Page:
Future Tenses in English

There are a number of different ways of referring to the future in English. It is important to remember that we are expressing more than simply the time of the action or event. Obviously, any ‘future’ tense will always refer to a time ‘later than now’, but it may also express our attitude to the [ View Post… ]

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Distributive determiners refer to a group of people or things, and to individual members of the group. They show different ways of looking at the individuals within a group, and they express how something is distributed, shared, or divided. Using “each” and “every” Each is a way of seeing the members of a group as [ View Post… ]

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Simple present tense

The simple present tense is one of several forms of present tense in English. It is used to describe habits, unchanging situations, general truths, and fixed arrangements. The simple present tense is simple to form. Just use the base form of the verb: (I take, you take, we take, they take) The 3rd person singular [ View Post… ]

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Question Forms and Reported Speech

Word order Normal word order is used in reported questions, that is, the subject comes before the verb, and it is not necessary to use ‘do’ or ‘did’: Examples Direct speech Indirect speech “Where does Peter live?” She asked him where Peter lived. “Where are you going?” She asked where I was going. “Why is [ View Post… ]

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Relative clauses

Relative clauses are clauses starting with the relative pronouns who*, that, which, whose, where, when. They are most often used to define or identify the noun that precedes them. Here are some examples: Do you know the girl who started in grade 7 last week? Can I have the pencil that I gave you this [ View Post… ]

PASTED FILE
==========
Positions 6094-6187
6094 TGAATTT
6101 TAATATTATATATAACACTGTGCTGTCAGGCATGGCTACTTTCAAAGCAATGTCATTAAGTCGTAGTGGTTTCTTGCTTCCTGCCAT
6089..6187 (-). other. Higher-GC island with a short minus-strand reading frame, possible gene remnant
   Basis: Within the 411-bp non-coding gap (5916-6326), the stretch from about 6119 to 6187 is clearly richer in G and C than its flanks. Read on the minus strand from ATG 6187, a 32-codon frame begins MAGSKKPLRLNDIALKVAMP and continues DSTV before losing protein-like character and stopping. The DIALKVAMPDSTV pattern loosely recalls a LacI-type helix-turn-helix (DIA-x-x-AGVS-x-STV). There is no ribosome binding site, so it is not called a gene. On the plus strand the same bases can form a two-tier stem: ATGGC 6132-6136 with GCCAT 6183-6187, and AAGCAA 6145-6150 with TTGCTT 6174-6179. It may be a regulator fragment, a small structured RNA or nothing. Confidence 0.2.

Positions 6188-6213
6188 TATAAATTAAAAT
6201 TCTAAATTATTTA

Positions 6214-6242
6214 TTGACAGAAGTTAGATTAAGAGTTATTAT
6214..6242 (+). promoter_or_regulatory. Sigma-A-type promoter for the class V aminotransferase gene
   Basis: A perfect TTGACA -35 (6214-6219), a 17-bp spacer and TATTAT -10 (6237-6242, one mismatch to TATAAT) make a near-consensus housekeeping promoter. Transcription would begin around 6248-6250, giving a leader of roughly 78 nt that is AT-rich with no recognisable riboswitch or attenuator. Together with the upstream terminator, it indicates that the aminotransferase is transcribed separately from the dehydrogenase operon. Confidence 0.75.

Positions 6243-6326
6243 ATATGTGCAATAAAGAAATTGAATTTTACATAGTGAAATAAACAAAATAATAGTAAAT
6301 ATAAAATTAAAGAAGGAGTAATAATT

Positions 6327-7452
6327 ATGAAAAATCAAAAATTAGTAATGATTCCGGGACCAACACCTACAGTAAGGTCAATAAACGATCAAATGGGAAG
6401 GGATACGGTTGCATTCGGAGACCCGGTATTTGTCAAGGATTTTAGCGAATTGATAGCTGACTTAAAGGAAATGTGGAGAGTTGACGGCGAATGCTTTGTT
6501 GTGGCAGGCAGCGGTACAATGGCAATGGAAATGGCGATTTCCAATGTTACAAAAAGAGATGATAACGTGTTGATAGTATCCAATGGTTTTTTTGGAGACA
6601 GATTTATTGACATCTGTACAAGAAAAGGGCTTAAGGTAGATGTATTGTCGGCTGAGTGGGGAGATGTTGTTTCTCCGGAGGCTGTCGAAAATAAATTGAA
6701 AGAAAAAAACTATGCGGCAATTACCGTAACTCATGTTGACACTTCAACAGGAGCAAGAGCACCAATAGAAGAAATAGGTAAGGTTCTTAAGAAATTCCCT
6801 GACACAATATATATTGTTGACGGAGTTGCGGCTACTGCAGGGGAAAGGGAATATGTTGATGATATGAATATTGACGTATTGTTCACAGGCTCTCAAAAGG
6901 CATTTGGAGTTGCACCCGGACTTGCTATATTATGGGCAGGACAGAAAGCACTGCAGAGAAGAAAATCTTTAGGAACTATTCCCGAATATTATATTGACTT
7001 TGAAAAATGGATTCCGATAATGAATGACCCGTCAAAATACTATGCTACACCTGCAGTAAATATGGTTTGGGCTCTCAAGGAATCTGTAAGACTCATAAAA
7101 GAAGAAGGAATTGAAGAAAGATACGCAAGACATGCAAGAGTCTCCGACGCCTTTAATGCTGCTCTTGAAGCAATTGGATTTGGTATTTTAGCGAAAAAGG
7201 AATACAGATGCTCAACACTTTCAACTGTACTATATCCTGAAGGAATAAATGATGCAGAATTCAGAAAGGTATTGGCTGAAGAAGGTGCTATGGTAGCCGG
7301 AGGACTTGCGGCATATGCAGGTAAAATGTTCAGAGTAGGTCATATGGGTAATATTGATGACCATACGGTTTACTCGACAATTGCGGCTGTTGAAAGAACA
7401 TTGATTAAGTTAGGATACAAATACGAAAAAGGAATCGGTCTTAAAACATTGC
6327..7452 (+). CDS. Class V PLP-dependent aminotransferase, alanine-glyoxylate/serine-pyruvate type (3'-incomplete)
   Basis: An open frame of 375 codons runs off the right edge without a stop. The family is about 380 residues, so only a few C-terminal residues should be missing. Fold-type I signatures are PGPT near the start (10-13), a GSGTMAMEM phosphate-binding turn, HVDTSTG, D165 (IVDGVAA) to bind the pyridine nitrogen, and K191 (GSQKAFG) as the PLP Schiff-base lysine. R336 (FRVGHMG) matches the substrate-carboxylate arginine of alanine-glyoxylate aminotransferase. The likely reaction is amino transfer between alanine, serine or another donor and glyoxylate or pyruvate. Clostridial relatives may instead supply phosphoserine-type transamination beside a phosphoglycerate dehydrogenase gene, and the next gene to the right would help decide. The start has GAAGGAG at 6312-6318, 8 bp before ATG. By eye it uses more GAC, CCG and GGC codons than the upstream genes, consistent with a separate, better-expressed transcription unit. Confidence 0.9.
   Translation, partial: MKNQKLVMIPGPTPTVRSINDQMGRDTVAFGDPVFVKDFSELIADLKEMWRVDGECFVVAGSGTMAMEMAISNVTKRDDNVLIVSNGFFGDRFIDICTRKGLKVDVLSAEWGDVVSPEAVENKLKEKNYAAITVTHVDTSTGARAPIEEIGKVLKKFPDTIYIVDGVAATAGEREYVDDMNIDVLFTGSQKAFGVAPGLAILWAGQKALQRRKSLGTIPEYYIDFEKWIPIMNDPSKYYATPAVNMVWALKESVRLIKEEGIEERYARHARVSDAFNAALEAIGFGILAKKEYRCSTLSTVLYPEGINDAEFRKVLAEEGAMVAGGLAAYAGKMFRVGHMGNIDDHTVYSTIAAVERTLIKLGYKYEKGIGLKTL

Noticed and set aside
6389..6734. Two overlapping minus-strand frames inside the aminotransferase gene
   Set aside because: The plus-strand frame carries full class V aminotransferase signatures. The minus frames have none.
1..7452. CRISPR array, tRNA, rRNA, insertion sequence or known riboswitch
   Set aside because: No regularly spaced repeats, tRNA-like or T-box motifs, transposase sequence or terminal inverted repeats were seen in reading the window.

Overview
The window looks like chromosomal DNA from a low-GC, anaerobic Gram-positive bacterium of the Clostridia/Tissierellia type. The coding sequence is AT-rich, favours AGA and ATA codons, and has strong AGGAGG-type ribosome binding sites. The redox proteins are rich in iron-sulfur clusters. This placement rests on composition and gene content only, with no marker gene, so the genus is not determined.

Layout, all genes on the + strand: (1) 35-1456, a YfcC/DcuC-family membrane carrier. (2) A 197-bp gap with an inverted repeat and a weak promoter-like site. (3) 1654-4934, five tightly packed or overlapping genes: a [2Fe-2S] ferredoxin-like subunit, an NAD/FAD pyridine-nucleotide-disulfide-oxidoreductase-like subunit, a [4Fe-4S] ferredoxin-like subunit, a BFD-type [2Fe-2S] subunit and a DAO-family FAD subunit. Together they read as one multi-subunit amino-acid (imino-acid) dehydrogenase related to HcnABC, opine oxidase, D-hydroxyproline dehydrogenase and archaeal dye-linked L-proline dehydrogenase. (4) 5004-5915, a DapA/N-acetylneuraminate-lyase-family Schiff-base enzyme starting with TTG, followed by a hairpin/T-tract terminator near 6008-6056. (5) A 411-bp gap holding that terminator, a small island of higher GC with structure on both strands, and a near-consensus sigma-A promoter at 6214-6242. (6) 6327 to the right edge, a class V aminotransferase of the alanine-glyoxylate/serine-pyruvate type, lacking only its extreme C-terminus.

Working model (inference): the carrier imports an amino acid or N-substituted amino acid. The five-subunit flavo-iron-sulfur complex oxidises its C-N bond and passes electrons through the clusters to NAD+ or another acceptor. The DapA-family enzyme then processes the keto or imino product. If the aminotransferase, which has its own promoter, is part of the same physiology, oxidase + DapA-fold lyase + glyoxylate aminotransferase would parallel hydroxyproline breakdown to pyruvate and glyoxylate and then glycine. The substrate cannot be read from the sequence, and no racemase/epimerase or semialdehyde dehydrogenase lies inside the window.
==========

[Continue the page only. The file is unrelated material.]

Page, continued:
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Pre-determiners are normally placed before an indefinite article + adjective + noun to express an opinion about the noun they modify. Such and what are used to express surprise or other emotions. EXAMPLES What a lovely day! She’s such a beautiful woman. You can’t imagine what an incredible meal I just ate. I’ve had such a good time today! Rather and quite are commenting words, referring to the degree [ View Post… ]

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Past perfect

Functions of the past perfect The past perfect refers to a time earlier than before now. It is used to make it clear that one event happened before another in the past. It does not matter which event is mentioned first – the tense makes it clear which one happened first. In these examples, Event [ View Post… ]

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Past continuous tense

Functions of the Past continuous The past continuous describes actions or events in a time before now, which began in the past and is still going on at the time of speaking. In other words, it expresses an unfinished or incomplete action in the past. It is used: Often, to describe the background in a [ View Post… ]

How to report hopes, intentions, and promises

When we report an intention, hope or promise, we use an appropriate reporting verb followed by a ‘that’ clause with ‘would’ in it, or a to-infinitive clause. Verbs used in this pattern include: hope, promise, threaten, guarantee, & swear. Note that the word ‘that’ is optional when using a that clause, as in the first example [ View Post… ]

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Parentheses and brackets

The difference between brackets and parentheses can be a bit confusing. Generally, ‘parentheses’ refers to round brackets ( ) and ‘brackets’ to square brackets [ ]. However, we are more and more used to hearing these referred to simply as ’round brackets’ or ‘square brackets’. Usually we use square brackets – [ ] – for [ View Post… ]

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